Day on the Lake: Trey McKinney

I have seen the future of competitive bass fishing, and his name is Trey McKinney. This lanky kid from southern Illinois fishes with the skill and confidence of the most seasoned Elite Series veterans I’ve shared a boat with, yet he had just turned 18 when we met for his DOTL challenge. “I grew up in a rodeo family,” McKinney says. “I reckon that’s where my competitive streak comes from. I started out fishing local ponds, then graduated to competing in church-run bass derbies, high school tournaments and regional bass circuits. When I was 13, my partner [Carter Wijanco] and I won the 2018 Bassmaster Junior National Championship at Carroll County Lake, Tenn. — this inspired me to one day compete on the Elite Series.”

McKinney, a home-schooled high school senior, is well on his way to achieving his dream; he’s totally sponsored up and itching to compete in all nine 2023 Bassmaster Opens. “I had a decent finish in my first Open at Lake Eufaula, [Alabama] and I’m totally focused on qualifying for the 2024 Elites,” he says. “It’s been an awesome journey so far, and I’m feeling confident and really blessed!” So how did this young fishing phenomenon fare on a mystery lake during an early April cold front? Stay tuned to find out!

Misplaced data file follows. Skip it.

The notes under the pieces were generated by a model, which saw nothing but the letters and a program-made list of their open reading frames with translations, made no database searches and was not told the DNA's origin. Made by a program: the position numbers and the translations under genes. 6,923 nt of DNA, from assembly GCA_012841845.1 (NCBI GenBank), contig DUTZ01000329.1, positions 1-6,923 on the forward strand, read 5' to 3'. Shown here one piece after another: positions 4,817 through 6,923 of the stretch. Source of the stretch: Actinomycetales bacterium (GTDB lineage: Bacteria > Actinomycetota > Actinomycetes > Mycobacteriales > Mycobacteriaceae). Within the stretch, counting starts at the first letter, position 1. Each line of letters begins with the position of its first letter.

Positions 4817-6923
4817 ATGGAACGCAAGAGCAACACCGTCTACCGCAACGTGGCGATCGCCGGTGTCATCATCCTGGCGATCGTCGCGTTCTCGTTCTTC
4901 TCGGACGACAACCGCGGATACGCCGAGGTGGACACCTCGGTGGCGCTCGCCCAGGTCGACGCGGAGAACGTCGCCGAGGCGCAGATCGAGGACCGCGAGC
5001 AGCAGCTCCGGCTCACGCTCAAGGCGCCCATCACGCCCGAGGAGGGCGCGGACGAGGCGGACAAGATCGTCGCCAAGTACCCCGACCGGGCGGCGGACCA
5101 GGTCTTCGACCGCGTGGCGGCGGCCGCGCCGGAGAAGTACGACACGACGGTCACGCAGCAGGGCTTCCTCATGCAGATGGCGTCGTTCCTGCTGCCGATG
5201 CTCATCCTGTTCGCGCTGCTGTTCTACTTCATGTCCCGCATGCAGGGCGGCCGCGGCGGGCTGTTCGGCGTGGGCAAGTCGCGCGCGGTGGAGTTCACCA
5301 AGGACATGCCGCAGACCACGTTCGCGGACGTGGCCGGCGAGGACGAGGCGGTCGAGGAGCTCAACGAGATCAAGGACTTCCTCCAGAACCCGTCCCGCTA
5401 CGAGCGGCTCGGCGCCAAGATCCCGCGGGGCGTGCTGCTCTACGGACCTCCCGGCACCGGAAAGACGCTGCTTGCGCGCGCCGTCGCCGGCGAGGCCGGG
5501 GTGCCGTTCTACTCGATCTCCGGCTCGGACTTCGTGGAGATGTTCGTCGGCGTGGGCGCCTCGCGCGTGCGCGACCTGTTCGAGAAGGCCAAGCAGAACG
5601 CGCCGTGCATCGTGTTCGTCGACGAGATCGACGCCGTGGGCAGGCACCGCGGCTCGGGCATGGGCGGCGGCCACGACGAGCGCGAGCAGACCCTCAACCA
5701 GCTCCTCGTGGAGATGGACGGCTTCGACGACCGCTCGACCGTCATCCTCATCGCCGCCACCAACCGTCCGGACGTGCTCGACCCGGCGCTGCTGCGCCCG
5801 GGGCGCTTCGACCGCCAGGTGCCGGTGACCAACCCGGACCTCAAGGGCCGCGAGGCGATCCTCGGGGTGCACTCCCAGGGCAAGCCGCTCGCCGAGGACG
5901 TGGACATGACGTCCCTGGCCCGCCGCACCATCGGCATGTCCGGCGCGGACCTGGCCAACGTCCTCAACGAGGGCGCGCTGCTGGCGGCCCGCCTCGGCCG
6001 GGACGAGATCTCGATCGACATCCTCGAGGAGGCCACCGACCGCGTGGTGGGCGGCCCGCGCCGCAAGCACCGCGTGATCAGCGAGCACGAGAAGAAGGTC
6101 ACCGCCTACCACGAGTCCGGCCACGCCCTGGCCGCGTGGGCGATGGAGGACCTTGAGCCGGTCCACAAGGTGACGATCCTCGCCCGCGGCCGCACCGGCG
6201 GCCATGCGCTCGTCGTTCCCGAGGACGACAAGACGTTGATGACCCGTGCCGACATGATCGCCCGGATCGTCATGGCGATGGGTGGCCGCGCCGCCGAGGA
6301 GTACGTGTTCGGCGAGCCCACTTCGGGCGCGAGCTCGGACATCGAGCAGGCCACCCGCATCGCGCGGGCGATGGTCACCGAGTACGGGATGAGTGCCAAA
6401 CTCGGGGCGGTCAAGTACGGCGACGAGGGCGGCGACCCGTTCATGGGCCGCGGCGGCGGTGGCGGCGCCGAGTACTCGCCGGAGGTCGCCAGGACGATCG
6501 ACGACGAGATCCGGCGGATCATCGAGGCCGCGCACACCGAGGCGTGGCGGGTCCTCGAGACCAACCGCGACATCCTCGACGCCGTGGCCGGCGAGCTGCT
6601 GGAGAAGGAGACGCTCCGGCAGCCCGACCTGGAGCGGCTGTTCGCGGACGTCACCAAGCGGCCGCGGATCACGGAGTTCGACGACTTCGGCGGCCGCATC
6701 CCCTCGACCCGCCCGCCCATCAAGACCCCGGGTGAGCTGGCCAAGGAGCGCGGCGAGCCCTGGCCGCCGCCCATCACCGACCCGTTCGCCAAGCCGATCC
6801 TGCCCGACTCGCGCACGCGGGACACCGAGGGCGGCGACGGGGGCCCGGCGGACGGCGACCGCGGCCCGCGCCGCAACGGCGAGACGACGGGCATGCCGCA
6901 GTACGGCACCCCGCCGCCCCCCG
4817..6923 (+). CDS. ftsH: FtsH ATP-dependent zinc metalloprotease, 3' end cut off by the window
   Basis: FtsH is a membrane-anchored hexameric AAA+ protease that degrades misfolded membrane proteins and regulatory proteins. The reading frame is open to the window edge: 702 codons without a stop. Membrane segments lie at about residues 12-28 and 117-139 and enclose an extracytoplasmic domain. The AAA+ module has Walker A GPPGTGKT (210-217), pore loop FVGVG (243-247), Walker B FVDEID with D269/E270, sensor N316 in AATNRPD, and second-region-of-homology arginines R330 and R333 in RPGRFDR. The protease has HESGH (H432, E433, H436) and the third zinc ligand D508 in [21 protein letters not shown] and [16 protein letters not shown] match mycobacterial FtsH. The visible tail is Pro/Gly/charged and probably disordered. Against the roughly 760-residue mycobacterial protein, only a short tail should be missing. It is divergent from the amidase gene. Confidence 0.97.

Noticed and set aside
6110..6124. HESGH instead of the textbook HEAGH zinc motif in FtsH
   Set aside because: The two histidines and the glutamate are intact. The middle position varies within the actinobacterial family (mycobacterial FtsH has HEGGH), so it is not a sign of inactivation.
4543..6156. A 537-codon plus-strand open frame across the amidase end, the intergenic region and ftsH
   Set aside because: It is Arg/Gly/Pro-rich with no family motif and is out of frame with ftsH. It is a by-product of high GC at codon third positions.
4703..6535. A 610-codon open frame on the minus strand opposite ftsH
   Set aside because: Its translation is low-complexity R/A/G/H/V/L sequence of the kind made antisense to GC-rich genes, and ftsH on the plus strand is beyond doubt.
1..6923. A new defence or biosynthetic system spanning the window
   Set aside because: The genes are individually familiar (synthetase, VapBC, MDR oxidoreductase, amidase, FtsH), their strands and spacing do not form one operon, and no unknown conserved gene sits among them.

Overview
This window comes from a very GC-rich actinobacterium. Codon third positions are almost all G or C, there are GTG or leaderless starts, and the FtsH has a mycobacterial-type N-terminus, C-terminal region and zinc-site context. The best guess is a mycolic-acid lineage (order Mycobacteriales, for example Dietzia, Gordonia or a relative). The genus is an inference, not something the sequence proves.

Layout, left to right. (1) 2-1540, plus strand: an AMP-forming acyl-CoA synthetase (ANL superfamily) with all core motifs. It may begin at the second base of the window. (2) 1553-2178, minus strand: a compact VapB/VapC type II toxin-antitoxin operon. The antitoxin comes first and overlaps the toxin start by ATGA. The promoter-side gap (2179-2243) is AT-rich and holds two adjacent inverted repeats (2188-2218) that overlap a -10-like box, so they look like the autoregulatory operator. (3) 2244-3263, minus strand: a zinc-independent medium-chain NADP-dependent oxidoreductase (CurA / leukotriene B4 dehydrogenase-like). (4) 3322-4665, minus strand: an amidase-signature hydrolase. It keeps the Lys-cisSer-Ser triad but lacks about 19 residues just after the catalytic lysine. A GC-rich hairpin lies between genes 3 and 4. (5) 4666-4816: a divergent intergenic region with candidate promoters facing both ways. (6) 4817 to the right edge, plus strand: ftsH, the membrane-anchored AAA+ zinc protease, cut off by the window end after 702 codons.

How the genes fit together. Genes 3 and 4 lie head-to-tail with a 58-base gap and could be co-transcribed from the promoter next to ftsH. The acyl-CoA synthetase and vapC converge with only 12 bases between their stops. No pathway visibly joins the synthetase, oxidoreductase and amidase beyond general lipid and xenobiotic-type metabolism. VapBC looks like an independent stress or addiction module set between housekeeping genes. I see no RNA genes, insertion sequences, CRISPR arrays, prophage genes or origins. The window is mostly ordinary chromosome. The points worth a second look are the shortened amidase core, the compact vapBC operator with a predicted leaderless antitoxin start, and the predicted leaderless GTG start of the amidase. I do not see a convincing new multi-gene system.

• 6:41 a.m. It’s 47 degrees, cloudy and windy as McKinney and I pull into Lake N’s deserted boat launch. He arranges a stash of St. Croix rods paired with Lew’s reels on the Charger’s front deck; all of his lures except the big swimbait he’ll tie on around midmorning are by Strike King. What mode does he anticipate the bass to be in today? “This region’s spring weather has been like a roller coaster — sunny and warm one day, cold and stormy the next. It rained hard here yesterday, and the temperature dropped 15 degrees overnight. In spring, there will always be some fish up shallow regardless of the weather, but I expect a lot of them are still in a prespawn staging phase. I can’t wait to get out there and find out!” 


• 7 a.m. We launch the Charger. McKinney checks the water: It’s 61 degrees and stained. He pulls several more rods from storage and rigs one with a white half-ounce spinnerbait. Even though the day is gloomy, his mood is sunny. “That north wind is brutal, but I do love a spinnerbait in choppy water!” What’s his first move? “I want to idle around a bit and get a feel for the lake.”